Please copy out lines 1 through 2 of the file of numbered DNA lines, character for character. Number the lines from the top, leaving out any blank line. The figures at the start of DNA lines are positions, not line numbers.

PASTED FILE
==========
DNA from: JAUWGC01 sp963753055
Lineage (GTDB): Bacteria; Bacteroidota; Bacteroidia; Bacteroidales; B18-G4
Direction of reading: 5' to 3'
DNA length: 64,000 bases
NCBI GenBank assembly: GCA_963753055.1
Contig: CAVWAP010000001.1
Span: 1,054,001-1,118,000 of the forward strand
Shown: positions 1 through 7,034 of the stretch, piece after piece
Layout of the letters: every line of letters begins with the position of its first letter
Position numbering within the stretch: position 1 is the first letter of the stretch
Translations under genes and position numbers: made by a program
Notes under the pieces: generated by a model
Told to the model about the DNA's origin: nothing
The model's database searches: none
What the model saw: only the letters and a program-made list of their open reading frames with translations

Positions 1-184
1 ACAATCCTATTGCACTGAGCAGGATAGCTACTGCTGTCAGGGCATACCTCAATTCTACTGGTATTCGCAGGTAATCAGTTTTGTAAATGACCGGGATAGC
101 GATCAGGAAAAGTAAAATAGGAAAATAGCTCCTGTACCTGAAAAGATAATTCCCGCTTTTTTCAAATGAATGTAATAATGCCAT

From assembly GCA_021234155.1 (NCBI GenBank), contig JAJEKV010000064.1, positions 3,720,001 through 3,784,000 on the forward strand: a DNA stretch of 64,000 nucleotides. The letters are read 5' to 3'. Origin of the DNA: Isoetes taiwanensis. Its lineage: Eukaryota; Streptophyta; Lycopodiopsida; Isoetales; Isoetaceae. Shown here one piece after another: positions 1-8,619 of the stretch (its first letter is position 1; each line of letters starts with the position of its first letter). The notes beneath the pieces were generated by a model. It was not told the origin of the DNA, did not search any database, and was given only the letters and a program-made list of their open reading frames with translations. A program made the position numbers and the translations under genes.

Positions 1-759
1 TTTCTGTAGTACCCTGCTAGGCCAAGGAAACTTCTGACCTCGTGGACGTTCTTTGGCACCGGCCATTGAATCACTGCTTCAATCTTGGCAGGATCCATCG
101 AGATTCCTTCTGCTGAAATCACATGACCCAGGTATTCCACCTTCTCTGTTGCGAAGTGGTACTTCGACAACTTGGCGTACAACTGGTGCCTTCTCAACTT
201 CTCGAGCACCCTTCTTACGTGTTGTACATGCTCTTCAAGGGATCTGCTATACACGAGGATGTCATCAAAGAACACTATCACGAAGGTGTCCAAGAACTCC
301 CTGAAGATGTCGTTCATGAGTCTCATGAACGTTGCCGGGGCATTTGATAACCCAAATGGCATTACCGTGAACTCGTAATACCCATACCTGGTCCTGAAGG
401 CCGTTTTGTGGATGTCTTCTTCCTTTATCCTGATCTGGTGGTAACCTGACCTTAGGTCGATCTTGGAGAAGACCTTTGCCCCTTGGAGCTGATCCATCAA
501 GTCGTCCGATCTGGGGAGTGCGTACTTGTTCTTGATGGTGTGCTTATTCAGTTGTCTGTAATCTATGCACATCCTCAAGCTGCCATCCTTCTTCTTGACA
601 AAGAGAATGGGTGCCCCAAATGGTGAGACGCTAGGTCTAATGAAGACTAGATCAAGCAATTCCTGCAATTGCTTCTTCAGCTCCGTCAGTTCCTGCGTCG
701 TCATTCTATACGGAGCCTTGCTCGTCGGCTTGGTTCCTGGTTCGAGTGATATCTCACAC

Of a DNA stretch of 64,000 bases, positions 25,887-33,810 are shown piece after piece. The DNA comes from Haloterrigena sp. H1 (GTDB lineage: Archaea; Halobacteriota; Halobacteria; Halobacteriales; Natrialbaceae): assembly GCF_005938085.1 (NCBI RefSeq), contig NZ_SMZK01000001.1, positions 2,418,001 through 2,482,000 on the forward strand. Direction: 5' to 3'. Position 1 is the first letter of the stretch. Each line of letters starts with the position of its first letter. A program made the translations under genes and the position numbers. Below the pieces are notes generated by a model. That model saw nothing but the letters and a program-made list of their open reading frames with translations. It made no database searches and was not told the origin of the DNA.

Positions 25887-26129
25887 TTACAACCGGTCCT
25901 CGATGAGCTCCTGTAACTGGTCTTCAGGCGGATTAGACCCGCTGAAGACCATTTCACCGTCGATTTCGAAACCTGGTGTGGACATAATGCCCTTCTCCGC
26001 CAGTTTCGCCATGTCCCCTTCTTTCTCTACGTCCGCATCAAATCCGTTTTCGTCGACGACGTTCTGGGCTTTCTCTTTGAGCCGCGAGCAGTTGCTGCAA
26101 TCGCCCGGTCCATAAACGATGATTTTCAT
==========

DNA from: JAUWGC01 sp963753055
Lineage (GTDB): Bacteria; Bacteroidota; Bacteroidia; Bacteroidales; B18-G4